How Does The Federal Reserve Rates Affect Mortgage Rates

28 Apr    Financial

The financial sector are all eyes on the Federal Reserve and what their next move will be. In the recent May meeting, the Federal Reserve has made no change in the federal funds rate and it is still at the highest level since 2008 at 2.25-2.5% maximum rate.

With the inflation rate still at the low marks, there could be a possibility that rates may be lowered but there is a lot of factors to consider. Those looking at the possible scenario are awaiting the June meeting of the Federal Reserve. They are hoping for a cut in rates by that time or at least before the year ends. But still, as everything is volatile, nothing is set in stone just yet. But still, there is a positive outlook that the economy will improve this year.

Currently, the Federal Reserve is moving towards reducing its mortgage related holdings and treasury bonds as well. The aim to reduce the mortgage back security by $20 billion per month and $30 billion a month for the Treasury holdings. The principal payments that they have received will be invested in new Treasuries. But with home owners not keen on buying and the overall spending is low, the chances of keeping mortgage rates low may be limited.

As the Federal Reserve continues to reduce their balance sheet of their holdings in Treasuries and MBS, and if their prediction holds, there is a big possibility that the mortgage rates will slightly increase. But this is not something that should cause panic as the effect on mortgage rates will only be minimal at most.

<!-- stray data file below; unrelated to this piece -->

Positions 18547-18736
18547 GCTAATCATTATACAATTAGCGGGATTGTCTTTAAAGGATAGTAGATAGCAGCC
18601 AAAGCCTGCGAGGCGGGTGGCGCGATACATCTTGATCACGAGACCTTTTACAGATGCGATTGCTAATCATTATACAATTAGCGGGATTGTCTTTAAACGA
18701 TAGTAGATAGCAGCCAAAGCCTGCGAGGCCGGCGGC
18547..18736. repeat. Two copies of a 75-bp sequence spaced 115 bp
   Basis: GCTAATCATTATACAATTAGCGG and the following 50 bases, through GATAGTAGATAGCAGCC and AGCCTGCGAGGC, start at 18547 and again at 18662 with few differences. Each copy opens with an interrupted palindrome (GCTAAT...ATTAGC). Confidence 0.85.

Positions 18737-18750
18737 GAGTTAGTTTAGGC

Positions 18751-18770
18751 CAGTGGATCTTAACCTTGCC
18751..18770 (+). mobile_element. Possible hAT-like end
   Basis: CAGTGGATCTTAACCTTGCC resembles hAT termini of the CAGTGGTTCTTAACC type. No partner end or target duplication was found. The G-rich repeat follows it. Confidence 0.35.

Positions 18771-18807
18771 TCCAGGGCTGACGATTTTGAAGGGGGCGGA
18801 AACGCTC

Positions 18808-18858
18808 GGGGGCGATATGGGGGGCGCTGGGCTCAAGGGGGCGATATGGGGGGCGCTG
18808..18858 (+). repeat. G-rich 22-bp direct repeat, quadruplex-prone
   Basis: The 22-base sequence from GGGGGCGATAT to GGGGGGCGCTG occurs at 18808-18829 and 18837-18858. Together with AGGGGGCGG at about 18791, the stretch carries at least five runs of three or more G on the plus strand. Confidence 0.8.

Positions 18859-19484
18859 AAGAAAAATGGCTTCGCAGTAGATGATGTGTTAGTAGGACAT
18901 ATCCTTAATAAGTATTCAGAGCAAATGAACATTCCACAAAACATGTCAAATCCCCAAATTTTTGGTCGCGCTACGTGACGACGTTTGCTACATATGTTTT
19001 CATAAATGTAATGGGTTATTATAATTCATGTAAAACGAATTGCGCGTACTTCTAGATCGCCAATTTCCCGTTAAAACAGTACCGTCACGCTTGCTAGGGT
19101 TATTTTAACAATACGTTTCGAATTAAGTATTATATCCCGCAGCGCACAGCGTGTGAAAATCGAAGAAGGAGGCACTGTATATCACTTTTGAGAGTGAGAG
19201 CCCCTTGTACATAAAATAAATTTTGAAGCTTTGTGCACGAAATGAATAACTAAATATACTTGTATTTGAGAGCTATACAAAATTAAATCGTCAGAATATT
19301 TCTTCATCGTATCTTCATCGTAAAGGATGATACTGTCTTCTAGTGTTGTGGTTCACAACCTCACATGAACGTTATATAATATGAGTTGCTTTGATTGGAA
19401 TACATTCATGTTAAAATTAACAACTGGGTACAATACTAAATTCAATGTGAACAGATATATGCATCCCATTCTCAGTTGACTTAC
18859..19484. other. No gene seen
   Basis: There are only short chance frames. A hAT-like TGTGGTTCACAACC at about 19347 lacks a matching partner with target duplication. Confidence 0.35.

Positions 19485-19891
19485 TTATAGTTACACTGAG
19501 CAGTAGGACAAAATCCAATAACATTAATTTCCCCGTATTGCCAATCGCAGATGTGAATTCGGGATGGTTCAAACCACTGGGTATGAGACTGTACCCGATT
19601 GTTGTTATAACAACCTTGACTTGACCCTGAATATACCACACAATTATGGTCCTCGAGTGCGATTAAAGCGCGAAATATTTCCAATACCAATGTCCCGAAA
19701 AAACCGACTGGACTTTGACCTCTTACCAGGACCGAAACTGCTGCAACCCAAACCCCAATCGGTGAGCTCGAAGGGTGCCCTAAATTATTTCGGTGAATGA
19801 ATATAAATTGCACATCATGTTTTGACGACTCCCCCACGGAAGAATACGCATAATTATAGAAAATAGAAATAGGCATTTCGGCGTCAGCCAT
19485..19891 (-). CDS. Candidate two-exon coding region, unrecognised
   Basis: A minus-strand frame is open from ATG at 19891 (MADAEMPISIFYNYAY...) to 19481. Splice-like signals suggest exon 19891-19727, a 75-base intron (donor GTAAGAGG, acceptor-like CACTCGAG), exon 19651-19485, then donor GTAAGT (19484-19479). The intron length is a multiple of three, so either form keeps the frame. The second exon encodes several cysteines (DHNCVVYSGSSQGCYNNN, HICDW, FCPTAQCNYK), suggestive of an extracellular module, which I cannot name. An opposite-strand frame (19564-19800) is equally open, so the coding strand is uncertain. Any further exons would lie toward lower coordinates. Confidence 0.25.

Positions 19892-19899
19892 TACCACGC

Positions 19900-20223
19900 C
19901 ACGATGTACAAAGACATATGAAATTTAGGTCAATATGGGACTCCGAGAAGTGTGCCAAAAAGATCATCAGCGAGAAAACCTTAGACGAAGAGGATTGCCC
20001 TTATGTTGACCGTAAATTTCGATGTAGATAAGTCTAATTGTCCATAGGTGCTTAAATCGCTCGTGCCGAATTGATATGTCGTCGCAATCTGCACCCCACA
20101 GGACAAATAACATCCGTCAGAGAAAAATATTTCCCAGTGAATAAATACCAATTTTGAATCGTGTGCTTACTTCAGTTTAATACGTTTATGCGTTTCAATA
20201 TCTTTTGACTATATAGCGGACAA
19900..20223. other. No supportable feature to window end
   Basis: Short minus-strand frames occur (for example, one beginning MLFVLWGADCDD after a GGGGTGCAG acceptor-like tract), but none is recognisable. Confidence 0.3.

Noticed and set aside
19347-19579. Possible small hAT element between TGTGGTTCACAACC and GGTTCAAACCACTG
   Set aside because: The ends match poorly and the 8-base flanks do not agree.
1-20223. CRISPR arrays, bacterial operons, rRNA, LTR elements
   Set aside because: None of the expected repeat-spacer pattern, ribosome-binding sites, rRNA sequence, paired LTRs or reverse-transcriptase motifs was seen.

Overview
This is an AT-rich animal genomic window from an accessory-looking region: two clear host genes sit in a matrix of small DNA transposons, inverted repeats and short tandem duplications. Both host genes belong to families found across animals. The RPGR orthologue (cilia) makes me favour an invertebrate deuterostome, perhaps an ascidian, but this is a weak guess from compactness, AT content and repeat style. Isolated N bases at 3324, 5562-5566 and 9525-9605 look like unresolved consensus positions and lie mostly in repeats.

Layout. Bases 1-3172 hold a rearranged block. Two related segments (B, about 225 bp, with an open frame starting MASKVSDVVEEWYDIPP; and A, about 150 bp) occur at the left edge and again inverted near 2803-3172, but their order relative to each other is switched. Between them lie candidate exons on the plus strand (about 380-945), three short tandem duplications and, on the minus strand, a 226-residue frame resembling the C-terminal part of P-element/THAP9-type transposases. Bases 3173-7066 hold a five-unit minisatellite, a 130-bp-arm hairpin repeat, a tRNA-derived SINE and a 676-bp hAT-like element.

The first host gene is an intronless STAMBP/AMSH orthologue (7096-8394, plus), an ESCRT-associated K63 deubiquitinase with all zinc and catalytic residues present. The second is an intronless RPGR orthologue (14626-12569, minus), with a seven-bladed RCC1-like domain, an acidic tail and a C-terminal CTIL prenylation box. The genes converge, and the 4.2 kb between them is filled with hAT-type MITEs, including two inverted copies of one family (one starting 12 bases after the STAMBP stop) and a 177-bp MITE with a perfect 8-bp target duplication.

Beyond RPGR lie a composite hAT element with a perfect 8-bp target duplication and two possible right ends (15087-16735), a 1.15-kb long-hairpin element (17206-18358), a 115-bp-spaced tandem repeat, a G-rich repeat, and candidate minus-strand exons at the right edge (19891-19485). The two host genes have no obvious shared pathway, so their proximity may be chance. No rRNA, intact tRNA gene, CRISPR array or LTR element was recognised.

How fast, or slow, the Federal Reserve decides to increase the rate in 2019 and in the coming years will have a huge impact on how fast the mortgage rates will rise as well. At present, experts are saying that it will rise but not much. Even if a change in policy will not directly affect mortgage rates, federal funds react to the changing of the conditions of the economy.

What is directly affected by the rates of the federal funds are the Home Equity Lines of Credits of HELOCs, business loans, residential construction loans and even credit cards. Almost immediately, the rates will be changed and consumers, or those in business, will experience the backlash of an increase in rates. This can be expected in the next billing cycle or the one after that.